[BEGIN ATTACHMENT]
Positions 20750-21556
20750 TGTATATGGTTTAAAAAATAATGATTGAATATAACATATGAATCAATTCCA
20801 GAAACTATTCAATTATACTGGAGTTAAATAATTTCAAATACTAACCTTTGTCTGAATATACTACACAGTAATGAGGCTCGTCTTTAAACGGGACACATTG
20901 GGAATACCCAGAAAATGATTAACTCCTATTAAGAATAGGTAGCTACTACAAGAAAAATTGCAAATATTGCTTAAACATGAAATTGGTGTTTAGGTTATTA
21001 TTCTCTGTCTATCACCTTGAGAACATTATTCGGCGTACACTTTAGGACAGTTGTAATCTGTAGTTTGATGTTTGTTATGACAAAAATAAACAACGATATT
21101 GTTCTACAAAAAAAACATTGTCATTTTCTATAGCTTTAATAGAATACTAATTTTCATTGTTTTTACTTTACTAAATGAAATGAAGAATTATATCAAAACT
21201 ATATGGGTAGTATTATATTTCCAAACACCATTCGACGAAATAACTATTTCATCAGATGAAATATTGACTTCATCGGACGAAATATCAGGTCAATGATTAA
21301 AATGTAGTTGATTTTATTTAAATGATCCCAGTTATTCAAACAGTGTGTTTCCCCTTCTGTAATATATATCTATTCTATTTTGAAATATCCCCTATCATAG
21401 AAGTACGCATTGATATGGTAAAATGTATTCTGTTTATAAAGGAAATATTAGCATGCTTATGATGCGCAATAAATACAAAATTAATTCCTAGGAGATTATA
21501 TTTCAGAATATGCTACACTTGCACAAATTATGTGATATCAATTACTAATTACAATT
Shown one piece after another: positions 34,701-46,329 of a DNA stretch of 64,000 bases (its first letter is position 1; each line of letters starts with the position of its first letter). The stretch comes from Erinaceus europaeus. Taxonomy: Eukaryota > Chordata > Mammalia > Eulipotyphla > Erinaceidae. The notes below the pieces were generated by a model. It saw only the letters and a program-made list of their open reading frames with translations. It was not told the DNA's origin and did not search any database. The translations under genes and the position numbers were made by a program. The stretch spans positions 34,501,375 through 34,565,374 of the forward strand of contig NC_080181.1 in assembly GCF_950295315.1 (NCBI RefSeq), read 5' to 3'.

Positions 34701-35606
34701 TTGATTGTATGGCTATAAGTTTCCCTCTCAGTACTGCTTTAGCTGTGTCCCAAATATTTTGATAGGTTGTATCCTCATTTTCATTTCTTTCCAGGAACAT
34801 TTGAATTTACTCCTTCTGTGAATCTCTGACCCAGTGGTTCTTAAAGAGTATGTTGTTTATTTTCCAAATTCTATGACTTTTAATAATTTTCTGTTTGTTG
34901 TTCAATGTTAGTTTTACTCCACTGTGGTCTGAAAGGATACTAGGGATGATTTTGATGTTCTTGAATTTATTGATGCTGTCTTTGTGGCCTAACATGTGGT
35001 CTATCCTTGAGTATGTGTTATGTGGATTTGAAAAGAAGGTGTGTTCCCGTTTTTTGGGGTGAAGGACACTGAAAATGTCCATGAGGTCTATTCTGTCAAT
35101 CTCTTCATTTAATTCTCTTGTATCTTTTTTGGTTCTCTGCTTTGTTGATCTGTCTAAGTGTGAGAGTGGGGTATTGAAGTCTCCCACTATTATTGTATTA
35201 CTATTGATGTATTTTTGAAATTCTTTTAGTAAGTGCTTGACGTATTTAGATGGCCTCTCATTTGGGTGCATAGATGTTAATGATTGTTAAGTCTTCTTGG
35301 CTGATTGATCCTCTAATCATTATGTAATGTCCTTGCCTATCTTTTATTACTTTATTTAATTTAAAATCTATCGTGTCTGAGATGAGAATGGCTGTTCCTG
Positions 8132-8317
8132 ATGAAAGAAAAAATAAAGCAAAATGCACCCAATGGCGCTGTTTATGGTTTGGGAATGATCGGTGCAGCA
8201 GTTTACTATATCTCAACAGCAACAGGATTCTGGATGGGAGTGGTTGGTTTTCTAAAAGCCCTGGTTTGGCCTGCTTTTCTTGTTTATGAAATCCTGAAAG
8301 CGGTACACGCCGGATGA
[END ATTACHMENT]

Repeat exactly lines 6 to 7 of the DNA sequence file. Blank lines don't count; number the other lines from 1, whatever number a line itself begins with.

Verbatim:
21101 GTTCTACAAAAAAAACATTGTCATTTTCTATAGCTTTAATAGAATACTAATTTTCATTGTTTTTACTTTACTAAATGAAATGAAGAATTATATCAAAACT
21201 ATATGGGTAGTATTATATTTCCAAACACCATTCGACGAAATAACTATTTCATCAGATGAAATATTGACTTCATCGGACGAAATATCAGGTCAATGATTAA